It’s not just the Oscars — Congress needs a representation reboot

Few topics survive the gauntlet of an ever-changing, 24-hour news cycle. Even fewer remain relevant after a full week.

But a full four years after the original #OscarsSoWhite tweet exploded into a burgeoning social movement, discussion of diversity (or lack of) continues to frame The Academy of Motion Picture Arts and Sciences and its awards ceremony. Even the array of “firsts” represented in this year’s crop of Oscars nominees comes with a dose of criticism.

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The concern is legitimate — both nominees and the members themselves remain primarily white and male. In fact, even if all 928 invitees asked to join the ranks last year said “yes,” among the overall membership, women still would comprise a little less than a third of The Academy and non-white members, a mere 16 percent.

That’s not so different than our Congress, which despite the much-celebrated diversity of the newest class, remains a far cry from the gender and racial makeup of its electorate. Women represent nearly a quarter of the 116th Congress, while racial minority representation stands at about 22 percent. How does this fare with the national demographics, you might ask? The latest estimates from the U.S. Census Bureau: 13 percent African-American, 18 percent Hispanic or Latino, and half female.

So why isn’t #CongressSoWhite (and male) trending on Twitter?

Because even more than the “Best Picture” winner, the “People’s House” should reflect the diversity of viewpoints, backgrounds and experiences of its constituents.

Multi-winner, ranked choice voting offers an easy, proven solution to increasing representation of women and people of color, both at the ballot box and in the halls of power.

Instead of limiting voters to a single choice, let’s give them the freedom to rank their preferences in order of choice. And rather than expecting a single winner to represent the full diversity of voters’ viewpoints and voices, allow for multiple winners who together can encompass the breadth of experiences and backgrounds of their electorate.

Count the first choices; if a candidate has enough votes, he or she wins, as with any election. The percentage of votes required depends on how many seats are up for election — the more seats there are to fill, the lower the threshold needed to win. For example, in a three-winner race, a candidate must win more than 25 percent of the vote to be elected.

If a candidate wins with more votes than the election threshold, but not all seats have been filled, any extra votes count proportionally toward voters’ next choices. For example, if a candidate receives 10 percent more first choices than what was needed to win, then a tenth of each of his or her supporters’ votes counts toward the next choices.

If there are still open seats based on first choices alone, the candidate with the fewest votes is eliminated, and voters who picked that candidate have their votes count for their next choice. This continues until all seats are filled.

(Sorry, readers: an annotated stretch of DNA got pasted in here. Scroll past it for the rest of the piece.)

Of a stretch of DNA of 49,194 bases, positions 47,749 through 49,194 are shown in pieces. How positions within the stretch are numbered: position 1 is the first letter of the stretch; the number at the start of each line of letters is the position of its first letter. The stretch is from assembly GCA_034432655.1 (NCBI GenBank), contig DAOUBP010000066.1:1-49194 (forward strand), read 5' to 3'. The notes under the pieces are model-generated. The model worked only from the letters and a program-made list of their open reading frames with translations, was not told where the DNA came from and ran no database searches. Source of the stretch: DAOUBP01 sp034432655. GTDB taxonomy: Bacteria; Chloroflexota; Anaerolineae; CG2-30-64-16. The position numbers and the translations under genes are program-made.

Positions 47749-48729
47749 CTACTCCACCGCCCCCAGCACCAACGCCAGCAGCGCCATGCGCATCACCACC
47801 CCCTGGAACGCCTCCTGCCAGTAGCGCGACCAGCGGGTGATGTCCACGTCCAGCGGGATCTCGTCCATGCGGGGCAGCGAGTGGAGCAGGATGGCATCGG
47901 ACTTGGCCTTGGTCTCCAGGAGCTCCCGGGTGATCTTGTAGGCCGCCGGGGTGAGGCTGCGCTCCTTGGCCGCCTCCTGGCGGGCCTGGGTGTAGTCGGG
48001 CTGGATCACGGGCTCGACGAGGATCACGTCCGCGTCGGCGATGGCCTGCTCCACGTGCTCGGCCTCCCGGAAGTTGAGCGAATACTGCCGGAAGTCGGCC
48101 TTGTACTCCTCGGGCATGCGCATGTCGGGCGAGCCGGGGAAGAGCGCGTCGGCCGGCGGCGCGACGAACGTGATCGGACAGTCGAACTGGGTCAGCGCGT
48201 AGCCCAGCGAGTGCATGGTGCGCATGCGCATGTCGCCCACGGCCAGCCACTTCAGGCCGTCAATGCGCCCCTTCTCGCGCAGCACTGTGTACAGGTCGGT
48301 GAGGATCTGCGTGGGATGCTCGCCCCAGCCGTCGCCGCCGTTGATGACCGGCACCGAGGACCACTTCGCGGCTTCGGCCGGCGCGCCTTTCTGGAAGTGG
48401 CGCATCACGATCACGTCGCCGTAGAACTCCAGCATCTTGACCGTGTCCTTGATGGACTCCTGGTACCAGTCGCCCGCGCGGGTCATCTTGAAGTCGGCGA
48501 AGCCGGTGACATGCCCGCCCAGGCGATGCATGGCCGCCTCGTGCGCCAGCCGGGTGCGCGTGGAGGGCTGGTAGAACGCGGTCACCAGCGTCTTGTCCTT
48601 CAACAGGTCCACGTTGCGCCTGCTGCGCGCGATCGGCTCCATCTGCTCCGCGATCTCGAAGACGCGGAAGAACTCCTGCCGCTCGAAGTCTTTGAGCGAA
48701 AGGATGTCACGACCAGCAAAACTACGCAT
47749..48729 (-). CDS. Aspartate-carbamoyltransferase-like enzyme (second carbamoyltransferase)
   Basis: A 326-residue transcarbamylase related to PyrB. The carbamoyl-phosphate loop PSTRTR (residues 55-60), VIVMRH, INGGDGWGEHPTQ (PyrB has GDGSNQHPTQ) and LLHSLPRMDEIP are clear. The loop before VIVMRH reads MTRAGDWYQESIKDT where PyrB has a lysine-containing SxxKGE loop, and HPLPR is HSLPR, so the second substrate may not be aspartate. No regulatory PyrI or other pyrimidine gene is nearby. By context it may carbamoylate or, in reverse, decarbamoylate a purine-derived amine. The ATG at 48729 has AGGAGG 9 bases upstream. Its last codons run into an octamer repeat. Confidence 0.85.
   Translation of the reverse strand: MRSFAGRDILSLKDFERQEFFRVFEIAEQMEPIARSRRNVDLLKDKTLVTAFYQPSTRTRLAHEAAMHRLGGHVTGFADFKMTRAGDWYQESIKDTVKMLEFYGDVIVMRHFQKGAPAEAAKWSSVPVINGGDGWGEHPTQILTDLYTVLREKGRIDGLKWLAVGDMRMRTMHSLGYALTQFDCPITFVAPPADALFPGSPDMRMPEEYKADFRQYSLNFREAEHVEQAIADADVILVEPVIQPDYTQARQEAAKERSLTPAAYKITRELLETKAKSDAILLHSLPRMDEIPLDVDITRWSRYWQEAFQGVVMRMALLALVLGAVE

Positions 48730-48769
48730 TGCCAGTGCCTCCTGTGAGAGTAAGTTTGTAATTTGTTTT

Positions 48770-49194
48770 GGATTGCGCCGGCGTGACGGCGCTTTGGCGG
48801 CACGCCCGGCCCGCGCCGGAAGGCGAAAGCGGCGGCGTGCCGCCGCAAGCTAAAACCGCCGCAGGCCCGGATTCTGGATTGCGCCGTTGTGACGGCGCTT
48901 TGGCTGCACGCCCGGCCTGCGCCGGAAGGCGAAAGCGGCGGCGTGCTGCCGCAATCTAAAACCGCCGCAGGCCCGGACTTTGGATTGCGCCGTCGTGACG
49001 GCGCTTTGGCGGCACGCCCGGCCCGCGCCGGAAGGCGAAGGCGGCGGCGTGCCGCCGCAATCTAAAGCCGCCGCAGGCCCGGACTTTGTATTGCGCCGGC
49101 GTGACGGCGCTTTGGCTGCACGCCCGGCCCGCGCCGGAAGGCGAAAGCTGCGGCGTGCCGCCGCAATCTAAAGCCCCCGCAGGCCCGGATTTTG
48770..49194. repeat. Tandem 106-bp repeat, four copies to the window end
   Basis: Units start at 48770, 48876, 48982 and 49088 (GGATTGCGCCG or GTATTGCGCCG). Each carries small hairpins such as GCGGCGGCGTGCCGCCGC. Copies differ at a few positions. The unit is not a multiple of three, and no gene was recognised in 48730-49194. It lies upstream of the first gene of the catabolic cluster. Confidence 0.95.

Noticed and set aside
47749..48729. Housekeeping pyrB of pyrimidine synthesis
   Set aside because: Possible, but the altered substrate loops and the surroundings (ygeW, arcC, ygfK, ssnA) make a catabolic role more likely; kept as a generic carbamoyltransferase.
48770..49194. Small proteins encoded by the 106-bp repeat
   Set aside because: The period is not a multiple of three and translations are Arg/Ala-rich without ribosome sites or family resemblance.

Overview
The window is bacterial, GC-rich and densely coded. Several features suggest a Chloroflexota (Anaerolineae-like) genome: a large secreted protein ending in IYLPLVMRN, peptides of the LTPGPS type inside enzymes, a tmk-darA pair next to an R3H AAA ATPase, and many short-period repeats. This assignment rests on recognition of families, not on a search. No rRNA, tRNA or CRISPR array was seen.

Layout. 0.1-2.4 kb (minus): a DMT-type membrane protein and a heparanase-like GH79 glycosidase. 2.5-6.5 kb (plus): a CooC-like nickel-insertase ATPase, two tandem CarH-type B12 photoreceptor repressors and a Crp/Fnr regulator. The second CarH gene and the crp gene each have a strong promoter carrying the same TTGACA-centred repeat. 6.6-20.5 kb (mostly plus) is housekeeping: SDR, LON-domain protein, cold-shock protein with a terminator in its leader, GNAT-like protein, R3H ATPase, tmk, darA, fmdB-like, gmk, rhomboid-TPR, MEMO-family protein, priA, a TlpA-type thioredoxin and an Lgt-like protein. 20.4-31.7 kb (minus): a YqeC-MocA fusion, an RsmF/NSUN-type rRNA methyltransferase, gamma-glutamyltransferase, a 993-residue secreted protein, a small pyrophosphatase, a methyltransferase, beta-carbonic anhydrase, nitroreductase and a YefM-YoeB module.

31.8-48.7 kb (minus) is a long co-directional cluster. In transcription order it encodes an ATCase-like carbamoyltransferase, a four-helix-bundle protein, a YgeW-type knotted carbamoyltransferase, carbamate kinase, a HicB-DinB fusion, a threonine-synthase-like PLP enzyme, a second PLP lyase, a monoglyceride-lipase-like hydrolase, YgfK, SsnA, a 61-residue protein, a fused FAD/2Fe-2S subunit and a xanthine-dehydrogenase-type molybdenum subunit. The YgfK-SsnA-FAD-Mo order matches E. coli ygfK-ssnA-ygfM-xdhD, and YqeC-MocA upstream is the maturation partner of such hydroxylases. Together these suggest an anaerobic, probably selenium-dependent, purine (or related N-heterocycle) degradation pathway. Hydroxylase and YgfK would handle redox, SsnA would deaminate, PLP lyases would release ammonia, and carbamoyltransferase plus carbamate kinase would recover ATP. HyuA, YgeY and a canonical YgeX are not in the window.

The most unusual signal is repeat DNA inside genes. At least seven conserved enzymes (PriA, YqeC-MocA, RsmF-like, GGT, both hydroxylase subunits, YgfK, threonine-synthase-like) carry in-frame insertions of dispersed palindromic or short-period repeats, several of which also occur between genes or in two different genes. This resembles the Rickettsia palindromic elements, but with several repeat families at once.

It’s a winning combination easily enacted by Congress under the Fair Representation Act — no constitutional amendment required — that guarantees voters in both the majority and minority can help elect the candidates they feel best represent them. And without fears of vote-splitting or “spoilers,” candidates traditionally at a disadvantage in a single-choice system can legitimately compete, even band together to boost their chances.

Consider Cambridge, Mass., which has used multi-winner, ranked choice voting to elect its city council and school board members since 1941, enabling African-Americans to have a consistent presence in government and, more recently, leading to representation for members of the LGBTQ community. Meanwhile, more women and people of color have won seats in four Bay Area cities since the adoption of ranked choice voting.

The Academy, too, has relied on this voting method to ensure representation of different genres, themes and storylines among its nominees, a practice that dates to the 1930s.

Of course, who gets to vote matters, too, as evidenced by the absences of women, Asians and other key demographic groups in this year’s Oscar nominations. But while the Academy’s struggles reflect the issues of its voting membership, rather than its election method, Congress’s dilemma is just the opposite.

We have the voters and, increasingly, the candidates, ready to make the People’s House look and feel like the people themselves. All we need is the voting method to bring those voices to Congress — and perhaps a clever Twitter hashtag to make the message stick.

Sangita Sigdyal is managing director at FairVote, a nonprofit, nonpartisan organization based in Maryland that advocates for electoral reforms including ranked choice voting.